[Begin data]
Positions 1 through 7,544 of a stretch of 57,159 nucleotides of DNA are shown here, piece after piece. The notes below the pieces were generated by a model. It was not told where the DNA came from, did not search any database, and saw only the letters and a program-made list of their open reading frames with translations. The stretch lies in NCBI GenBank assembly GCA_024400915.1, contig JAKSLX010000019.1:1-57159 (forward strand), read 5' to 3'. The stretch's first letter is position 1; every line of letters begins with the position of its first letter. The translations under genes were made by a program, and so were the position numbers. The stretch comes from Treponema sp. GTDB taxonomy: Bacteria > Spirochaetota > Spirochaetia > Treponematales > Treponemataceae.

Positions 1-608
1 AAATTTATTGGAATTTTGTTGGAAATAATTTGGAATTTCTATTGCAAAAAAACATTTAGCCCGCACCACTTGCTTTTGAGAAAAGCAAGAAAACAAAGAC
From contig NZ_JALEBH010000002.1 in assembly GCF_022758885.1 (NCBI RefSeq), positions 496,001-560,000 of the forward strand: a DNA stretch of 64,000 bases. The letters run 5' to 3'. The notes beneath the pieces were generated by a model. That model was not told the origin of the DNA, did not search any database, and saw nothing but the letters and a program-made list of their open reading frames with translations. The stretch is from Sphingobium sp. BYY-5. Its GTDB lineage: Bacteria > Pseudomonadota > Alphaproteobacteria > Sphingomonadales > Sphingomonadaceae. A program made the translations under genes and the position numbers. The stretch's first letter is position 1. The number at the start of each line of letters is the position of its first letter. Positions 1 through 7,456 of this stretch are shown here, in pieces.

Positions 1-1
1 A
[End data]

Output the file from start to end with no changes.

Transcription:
Positions 1 through 7,544 of a stretch of 57,159 nucleotides of DNA are shown here, piece after piece. The notes below the pieces were generated by a model. It was not told where the DNA came from, did not search any database, and saw only the letters and a program-made list of their open reading frames with translations. The stretch lies in NCBI GenBank assembly GCA_024400915.1, contig JAKSLX010000019.1:1-57159 (forward strand), read 5' to 3'. The stretch's first letter is position 1; every line of letters begins with the position of its first letter. The translations under genes were made by a program, and so were the position numbers. The stretch comes from Treponema sp. GTDB taxonomy: Bacteria > Spirochaetota > Spirochaetia > Treponematales > Treponemataceae.

Positions 1-608
1 AAATTTATTGGAATTTTGTTGGAAATAATTTGGAATTTCTATTGCAAAAAAACATTTAGCCCGCACCACTTGCTTTTGAGAAAAGCAAGAAAACAAAGAC
From contig NZ_JALEBH010000002.1 in assembly GCF_022758885.1 (NCBI RefSeq), positions 496,001-560,000 of the forward strand: a DNA stretch of 64,000 bases. The letters run 5' to 3'. The notes beneath the pieces were generated by a model. That model was not told the origin of the DNA, did not search any database, and saw nothing but the letters and a program-made list of their open reading frames with translations. The stretch is from Sphingobium sp. BYY-5. Its GTDB lineage: Bacteria > Pseudomonadota > Alphaproteobacteria > Sphingomonadales > Sphingomonadaceae. A program made the translations under genes and the position numbers. The stretch's first letter is position 1. The number at the start of each line of letters is the position of its first letter. Positions 1 through 7,456 of this stretch are shown here, in pieces.

Positions 1-1
1 A